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Southampton Labour council leader quits as anti-cuts pressure grows
Build a new mass workers' party
Under pressure from the dire budget crisis and growing opposition from anti-cuts campaigners, Southampton's Labour council leader, Richard Williams, dramatically resigned.
Without previously informing members of his group, he quit and walked out of the special council meeting on Thursday 25 April.
The meeting had been called to hear the report of an investigation into the council leadership's response to the resignation from the council cabinet of then fellow Labour councillor Keith Morrell in May 2012.
Labour had just won control of Southampton for the first time since 1999 and Keith had been appointed as cabinet member for improvement and efficiency.
But within days it was clear that Labour would not keep the promises it made in opposition to defend council services and so Keith resigned, writing to Richard Williams explaining why.
Unwilling to accept his resignation on such political grounds, Williams issued a press release claiming Keith had resigned due to ill health!
Over the subsequent months Keith and fellow 'Against the Cuts' councillor Don Thomas have proved their political fitness by challenging the decisions of the Labour group to implement Con-Dem cuts.
With the backing of council unions Unite and Unison they fought the closure of Oaklands swimming pool and were suspended and then expelled from the Labour Party for doing so.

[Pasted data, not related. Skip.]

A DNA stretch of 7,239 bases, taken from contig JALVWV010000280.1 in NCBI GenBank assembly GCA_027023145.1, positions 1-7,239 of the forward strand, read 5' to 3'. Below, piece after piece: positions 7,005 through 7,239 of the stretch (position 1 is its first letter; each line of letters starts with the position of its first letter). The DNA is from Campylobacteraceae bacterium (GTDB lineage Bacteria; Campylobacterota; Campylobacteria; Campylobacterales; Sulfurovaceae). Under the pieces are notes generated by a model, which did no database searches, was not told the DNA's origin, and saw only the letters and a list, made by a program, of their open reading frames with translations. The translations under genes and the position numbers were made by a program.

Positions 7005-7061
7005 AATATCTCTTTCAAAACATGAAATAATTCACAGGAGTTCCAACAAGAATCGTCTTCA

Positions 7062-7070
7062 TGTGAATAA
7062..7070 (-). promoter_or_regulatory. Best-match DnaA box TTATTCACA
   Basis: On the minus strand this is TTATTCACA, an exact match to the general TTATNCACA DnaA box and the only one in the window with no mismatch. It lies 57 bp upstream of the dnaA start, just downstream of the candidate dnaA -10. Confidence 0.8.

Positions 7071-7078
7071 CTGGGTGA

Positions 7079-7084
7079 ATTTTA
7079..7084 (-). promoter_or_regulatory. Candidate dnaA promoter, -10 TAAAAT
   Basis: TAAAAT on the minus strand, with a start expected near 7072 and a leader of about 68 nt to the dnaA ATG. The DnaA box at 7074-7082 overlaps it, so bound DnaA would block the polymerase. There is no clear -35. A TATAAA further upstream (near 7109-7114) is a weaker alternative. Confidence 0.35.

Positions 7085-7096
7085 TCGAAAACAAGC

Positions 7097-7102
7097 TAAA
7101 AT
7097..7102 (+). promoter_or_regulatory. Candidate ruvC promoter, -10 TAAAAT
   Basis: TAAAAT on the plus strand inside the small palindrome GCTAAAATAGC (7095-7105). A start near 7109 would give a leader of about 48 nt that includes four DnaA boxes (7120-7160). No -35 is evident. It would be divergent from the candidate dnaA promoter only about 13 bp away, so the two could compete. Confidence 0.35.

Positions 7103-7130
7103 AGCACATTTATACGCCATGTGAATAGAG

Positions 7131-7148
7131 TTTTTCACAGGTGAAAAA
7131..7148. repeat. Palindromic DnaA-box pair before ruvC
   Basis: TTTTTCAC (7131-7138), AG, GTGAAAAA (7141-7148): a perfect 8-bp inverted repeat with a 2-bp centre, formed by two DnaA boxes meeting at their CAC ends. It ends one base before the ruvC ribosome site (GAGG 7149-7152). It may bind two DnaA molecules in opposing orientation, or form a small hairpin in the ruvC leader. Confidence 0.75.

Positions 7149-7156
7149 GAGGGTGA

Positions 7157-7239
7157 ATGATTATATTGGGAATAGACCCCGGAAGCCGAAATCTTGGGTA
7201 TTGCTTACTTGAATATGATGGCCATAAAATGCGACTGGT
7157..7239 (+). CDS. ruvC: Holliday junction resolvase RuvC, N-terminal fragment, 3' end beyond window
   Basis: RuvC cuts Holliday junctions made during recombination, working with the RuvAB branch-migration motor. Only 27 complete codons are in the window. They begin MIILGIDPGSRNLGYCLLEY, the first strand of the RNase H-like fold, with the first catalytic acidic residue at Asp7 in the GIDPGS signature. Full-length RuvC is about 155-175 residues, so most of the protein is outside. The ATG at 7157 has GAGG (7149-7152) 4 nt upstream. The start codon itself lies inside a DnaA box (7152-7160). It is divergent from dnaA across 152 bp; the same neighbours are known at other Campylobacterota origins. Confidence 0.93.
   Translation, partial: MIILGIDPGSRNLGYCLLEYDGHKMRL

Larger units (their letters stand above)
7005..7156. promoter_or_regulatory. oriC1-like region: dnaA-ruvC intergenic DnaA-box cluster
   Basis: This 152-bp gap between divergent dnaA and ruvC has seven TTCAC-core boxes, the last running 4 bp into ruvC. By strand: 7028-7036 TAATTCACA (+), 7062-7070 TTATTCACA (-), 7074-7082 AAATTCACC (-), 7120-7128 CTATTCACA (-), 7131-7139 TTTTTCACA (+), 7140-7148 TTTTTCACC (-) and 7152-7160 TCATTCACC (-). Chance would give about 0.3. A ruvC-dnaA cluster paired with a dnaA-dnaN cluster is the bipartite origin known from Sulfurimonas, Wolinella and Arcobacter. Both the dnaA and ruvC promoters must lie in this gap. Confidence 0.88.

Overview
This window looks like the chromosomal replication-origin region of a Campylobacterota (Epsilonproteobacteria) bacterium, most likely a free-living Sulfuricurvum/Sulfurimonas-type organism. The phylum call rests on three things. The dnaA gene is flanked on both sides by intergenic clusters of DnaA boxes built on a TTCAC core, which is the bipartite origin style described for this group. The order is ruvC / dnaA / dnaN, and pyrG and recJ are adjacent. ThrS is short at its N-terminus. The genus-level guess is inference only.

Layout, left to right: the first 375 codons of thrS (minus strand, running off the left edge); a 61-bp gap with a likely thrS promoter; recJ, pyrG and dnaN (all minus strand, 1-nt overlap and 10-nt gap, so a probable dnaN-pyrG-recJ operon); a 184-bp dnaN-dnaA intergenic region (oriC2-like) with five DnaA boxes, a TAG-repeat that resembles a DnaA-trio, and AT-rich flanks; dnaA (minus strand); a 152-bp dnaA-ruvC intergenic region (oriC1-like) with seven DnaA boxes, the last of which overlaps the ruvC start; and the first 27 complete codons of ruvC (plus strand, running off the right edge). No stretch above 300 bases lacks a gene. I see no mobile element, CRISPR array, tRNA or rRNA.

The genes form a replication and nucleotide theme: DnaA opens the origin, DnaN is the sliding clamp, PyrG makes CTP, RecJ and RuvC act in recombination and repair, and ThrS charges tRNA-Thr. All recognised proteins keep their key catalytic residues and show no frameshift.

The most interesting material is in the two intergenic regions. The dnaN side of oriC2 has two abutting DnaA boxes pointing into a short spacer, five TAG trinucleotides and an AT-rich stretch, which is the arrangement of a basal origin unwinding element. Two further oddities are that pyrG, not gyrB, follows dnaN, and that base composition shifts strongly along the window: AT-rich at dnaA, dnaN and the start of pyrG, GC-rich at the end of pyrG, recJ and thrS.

They supported the vociferous campaign to defend youth services from closure and presented a 'no cuts' budget amendment to the council budget meeting in February (see http://www.tusc.org.uk/press180213.php)
No to austerity
So fearful were Labour of allowing such ideas to be publicly debated they refused to allow the no cuts amendment to be heard.
But under intense pressure from the Save Southampton Youth Services campaign, concessions were made and some services were temporarily reprieved.
Pressure on the Labour group and its leader has grown as the impact of the cuts is being felt. Council union leaders have been vocal in criticising the Labour council as jobs and services are cut.
The unravelling of what was another example of New Labour spin over Keith's 2012 cabinet resignation may have been the apparent trigger for Williams walking - but the real reason is the growing opposition in the city to the establishment parties' shared austerity agenda.
Williams' resignation has sparked a byelection in the city's Woolston ward. What is becoming increasingly clear to people is the need for more councillors like Keith and Don, prepared to fight against the cuts.
That's why the Trade Unionist and Socialist Coalition (TUSC) will be standing a candidate in Woolston, to send another anti-cuts voice to shake up the council chamber!
In The Socialist 1 May 2013:
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